"Daryl and Ben look at things in a broader perspective," said James Messer, a Tallahassee attorney who serves on the board of the Tallahassee Bar Association with Crump. "While there may be a wrongful death issue, it involves, in their eyes, more than anything a civil rights cause ... (Crump) has a passion for issues that have something to do with civil rights violations."
Crump's advocacy on behalf of Martin's family has gotten the attention of established civil rights leaders. Both Sharpton and Jesse Jackson flew down to Sanford to participate in rallies and a meeting before the Sanford city commission.
"He has integrity, smarts and an uncanny ability," Jackson said about Crump. "He is not flashy. He is just kind of a basic, old, solid-thinking, country lawyer."
Crump gets the "country" part from growing up in Lumberton, N.C., a tiny town not far from Fort Bragg. His mother held down two jobs as a factory worker and hotel housekeeper. His biological father was a soldier at Fort Bragg. He was raised by his mother and her high school sweetheart who later became her husband. Crump regards him as his father. The oldest of nine siblings and step-siblings, Crump grew up in an extended family of cousins, uncles and aunts headed by his beloved great-grandmother, Mittie.
"She had a switch in her hand when we came home from school. She would ask what we learned in school that day, and she used that switch to enforce the importance of that question," Crump said of his great-grandmother.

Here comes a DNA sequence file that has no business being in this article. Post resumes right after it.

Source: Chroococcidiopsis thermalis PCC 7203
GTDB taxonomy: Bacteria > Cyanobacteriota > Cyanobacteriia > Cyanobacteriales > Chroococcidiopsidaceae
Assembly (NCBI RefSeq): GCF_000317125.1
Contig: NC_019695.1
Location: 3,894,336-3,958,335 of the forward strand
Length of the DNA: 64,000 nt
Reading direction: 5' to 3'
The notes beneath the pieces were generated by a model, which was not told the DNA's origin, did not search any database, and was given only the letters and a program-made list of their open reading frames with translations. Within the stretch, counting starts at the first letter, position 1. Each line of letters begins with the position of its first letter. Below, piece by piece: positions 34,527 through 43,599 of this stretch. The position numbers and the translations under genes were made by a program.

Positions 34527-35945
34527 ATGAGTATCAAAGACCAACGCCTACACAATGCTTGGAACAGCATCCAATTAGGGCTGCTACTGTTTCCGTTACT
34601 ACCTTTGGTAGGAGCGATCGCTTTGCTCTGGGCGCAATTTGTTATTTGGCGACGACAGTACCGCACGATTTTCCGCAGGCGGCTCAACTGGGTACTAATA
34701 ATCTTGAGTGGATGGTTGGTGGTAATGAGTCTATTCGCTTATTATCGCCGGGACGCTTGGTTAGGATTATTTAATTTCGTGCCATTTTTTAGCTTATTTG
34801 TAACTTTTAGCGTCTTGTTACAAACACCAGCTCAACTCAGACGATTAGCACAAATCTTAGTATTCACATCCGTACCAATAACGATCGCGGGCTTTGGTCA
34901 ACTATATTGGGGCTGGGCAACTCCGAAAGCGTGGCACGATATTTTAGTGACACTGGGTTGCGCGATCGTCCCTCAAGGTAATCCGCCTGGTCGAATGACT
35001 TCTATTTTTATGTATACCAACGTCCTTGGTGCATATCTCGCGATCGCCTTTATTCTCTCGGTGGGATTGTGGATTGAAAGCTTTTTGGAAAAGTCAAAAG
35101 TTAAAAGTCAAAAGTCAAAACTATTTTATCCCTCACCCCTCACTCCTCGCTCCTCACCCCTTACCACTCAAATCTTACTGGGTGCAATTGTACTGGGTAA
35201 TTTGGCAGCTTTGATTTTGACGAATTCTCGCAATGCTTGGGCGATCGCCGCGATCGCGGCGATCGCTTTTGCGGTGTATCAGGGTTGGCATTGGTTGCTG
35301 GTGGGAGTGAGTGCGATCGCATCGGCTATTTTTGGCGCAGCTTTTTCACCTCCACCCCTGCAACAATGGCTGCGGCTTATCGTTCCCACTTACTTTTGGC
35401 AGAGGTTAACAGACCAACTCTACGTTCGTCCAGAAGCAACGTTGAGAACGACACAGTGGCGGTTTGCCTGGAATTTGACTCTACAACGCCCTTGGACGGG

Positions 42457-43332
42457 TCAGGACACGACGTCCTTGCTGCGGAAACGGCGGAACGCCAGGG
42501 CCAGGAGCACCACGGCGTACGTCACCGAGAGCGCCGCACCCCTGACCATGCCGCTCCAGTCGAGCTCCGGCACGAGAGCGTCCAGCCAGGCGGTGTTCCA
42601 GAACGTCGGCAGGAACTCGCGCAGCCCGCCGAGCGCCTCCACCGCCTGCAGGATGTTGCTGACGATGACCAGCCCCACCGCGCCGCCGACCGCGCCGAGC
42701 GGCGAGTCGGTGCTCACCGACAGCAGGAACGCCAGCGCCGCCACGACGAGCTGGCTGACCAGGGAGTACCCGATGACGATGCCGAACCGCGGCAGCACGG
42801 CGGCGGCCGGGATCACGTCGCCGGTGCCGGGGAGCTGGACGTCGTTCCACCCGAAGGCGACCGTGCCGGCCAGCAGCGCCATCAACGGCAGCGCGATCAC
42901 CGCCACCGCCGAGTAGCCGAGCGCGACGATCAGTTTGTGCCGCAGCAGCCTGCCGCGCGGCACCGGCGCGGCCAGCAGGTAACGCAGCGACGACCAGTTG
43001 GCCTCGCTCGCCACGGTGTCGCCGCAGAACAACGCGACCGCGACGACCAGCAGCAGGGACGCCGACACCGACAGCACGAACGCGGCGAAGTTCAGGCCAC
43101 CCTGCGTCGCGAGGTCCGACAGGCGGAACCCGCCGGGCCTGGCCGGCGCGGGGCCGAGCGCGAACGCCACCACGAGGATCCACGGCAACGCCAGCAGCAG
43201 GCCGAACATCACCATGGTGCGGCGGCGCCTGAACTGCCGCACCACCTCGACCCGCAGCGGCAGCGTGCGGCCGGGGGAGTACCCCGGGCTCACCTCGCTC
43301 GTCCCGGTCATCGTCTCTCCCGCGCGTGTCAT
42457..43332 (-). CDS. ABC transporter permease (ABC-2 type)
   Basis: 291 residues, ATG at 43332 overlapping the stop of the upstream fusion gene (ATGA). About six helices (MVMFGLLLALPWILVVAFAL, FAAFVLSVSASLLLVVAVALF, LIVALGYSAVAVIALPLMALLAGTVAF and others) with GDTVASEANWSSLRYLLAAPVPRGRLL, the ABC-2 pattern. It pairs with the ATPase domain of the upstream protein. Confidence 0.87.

Crump would spend all day every Sunday in Pentecostal church, often missing the chance to watch his Dallas Cowboys play on television. The influence of the church is visible in his public speeches when he often sounds more like a preacher than a lawyer. His interest in civil rights stems from attending segregated schools until he was in fifth grade.
"It was a situation to me, that I said, 'Why do people on that side of the tracks have it so much better than people on our side of the tracks?'" he said.
When Crump was in high school, his mother sent him to Fort Lauderdale to live with the man he regarded as his father so he could have a male influence and be exposed to the culture that the bigger city offered.
He attended college and law school and Florida State University, where he met Parks, his future law partner. In his personal statement for law school, he said his hero was Thurgood Marshall, the U.S. Supreme Court's first black justice. After graduating, Parks and Crump formed their own law firm, Tallahassee-based, Parks and Crump.
Crump dodges the question of how, and if, he is being compensated by Trayvon Martin's parents.
"You do it because it's the right thing to do," he said. "As long as you make your goal to do right and do good, all of the money and financial material stuff will come."